A couple of facts for you people, unreal did utilize Visual Basic for their editor. Unfortunately, the folks didnt know how to use VB very well, and they since rewrote it in C++. Thats not a language fault, its theirs. Also, in just a few short lines of code, I can make a very robust network application in Visual Basic.

Point in case, if you dont know what you are saying, dont say it.
I totally agree. I might quote you in my game somewhere if you don't mind :)

->Once again, very nice screenshot, Im particuliarly inmpressed with the particle engine, and the translucent HUD. Any comments about the implementation of these would be appreciated.
thanks. I made the particle engine using nehe's particle engine from http://nehe.gamedev.net. The translucent HUD (soon to be redone) is a Transformed and lit array of verts. Anything that is 2D is really 3D in the whole game.

 
Rolly

October 29, 2000, 11:10 PM

Very nice!. can't wait for some more screen shots.

 
Chris French

October 29, 2000, 11:16 PM

About Timothy's goals of the engine. Didn't you say on gamedev that you want to make a game to rival the graphics in quake3.

 
incinx

October 29, 2000, 11:22 PM

Grr.... I strongly dislike Mark Friedenbach for dissing up C++, honestly he doesn't know a thing.

#1 - C++ makes code nicer looking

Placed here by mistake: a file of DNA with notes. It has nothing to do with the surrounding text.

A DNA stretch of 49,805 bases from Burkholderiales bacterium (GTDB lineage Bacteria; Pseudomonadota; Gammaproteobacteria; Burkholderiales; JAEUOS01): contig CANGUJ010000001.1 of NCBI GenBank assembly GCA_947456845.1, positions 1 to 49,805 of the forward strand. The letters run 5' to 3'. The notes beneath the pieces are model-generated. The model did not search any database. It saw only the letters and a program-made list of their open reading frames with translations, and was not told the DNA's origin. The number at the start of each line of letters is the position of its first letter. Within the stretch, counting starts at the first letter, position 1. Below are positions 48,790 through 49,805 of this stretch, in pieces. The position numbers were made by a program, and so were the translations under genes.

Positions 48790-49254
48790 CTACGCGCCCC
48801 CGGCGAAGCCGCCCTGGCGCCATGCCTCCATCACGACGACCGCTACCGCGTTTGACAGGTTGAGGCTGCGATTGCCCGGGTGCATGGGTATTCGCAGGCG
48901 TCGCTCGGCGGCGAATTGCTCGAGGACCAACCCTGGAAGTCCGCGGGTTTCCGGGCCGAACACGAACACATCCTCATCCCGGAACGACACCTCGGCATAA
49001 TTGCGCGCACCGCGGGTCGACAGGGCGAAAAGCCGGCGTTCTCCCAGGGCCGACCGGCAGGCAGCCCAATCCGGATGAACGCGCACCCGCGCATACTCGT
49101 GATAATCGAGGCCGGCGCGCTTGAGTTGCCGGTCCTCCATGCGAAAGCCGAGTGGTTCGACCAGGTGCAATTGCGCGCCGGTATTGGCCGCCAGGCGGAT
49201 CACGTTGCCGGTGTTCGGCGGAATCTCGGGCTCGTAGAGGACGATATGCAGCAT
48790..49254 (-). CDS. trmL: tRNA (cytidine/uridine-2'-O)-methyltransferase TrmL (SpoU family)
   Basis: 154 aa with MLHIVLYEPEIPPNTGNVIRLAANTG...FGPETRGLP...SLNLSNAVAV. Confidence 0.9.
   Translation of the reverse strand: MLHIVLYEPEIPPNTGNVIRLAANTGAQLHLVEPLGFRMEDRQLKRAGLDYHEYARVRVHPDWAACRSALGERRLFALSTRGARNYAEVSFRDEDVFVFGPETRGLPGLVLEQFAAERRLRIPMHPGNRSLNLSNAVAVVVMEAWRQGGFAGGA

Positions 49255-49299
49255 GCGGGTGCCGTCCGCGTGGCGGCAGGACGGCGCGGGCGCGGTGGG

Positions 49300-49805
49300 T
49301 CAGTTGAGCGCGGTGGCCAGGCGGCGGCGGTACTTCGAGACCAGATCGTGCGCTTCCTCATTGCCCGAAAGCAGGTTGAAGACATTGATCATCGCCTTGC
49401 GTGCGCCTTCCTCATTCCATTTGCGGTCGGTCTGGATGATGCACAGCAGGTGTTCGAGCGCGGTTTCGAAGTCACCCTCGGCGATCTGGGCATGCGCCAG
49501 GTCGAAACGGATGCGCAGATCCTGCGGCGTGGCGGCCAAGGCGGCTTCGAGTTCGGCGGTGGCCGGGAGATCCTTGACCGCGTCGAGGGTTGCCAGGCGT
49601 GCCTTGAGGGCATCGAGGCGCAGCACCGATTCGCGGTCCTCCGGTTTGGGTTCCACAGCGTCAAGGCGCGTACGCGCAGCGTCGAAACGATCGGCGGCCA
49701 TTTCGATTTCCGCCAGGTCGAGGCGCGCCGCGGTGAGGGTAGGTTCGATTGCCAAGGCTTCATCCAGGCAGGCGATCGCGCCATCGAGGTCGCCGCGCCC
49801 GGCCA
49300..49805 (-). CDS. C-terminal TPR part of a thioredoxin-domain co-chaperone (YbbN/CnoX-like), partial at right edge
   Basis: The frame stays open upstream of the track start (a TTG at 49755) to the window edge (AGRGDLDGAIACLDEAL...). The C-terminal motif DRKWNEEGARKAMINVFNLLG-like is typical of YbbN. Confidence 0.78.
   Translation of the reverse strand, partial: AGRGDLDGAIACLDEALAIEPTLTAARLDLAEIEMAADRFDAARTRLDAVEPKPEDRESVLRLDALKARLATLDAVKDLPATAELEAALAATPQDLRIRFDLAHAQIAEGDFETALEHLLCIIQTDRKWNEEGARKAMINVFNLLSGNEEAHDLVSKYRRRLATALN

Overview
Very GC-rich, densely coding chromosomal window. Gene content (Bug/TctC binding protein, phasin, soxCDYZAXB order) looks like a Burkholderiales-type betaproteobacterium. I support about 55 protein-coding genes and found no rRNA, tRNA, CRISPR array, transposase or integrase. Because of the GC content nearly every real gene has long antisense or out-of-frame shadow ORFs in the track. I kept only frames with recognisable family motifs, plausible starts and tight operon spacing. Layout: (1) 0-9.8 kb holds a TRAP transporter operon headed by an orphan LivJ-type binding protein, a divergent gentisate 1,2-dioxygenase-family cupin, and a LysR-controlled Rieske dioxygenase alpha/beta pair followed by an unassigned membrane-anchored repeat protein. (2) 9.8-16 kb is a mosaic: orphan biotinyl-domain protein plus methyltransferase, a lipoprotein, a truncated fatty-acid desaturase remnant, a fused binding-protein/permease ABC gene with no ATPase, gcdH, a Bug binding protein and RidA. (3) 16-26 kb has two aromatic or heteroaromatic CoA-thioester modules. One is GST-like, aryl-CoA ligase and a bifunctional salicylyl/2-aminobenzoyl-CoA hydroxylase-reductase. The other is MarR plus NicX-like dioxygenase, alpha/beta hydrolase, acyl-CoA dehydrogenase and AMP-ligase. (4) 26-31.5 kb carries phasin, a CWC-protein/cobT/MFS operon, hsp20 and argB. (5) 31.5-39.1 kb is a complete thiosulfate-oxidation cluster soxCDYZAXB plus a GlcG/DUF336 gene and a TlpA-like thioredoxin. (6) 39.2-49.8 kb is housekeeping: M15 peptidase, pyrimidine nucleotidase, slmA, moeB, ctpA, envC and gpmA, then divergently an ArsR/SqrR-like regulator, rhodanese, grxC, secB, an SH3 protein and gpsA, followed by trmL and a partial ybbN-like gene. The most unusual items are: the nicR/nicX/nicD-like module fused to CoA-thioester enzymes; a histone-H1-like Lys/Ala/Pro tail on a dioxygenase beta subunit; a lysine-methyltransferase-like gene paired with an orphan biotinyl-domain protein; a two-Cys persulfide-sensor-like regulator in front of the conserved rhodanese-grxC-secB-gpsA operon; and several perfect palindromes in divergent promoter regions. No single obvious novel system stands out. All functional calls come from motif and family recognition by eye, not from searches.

#2 - C++ has been known to IMPROVE application speeds (templates for example)
#3 - You do NOT have to be intimately familiar with your environment. There is something called ANSI C++, the additional features provided by the compiler are independant of that.
Even funnier is the fact that there is only ONE VB ENVIRONMENT, there is no such thing as Borland VB, so who is becoming more intimate with their environment?!?!
#4 - There is not further abstraction from the machine, C++ code compiles into assembly just like C and still supports inline assembly.
#5 - Many ways to do things? are you doped up? Of course there are many ways to do the same thing, C++ actually makes this easier with its encapsulation features. "Single Interface, Multiple Methods", something like that. C++ can create single black boxes that other programmers need not be concerned about. So take your thoughts on C++ and bury them

I am a hybrid C and C++ programmer and I find no disadvantage to either language. I also use VB for things I want to do fast.

- Tom

 
Timothy Barnes

October 30, 2000, 12:06 AM

Good lord. Liquid Darkness said that. I swear it, I'm not going for that. We straightened it out and agreed that GLQuake was our goal :)

 
Timothy Barnes

October 30, 2000, 12:11 AM

First off, he didn't diss C++. And secondly, there is another VB interface which is cross platform. That's realbasic. I think it's www.realbasic.com

 
Timothy Barnes

October 30, 2000, 01:28 AM

Well, before the image gets changed, I'd just like to say that this has been the best "VB vs. C++" like discussion I've ever had. A lot more of you liked my work than I expected also. :)

 
XycsoscyX

October 30, 2000, 01:50 AM

Nice picture. I'm assuming a basic particle system (no pun intended there) with one-one src-dst blending, (or something along those lines, doesn't look like it uses an alpha channel). I was mostly just wondering what you're using for the data. You said about implementing HSR and BSP, are you using ID type BSP levels or just some raw format you put together from scratch? Anyways, kool level, can't wait for a demo, look very Escher-eske with the tiled floor and walkways.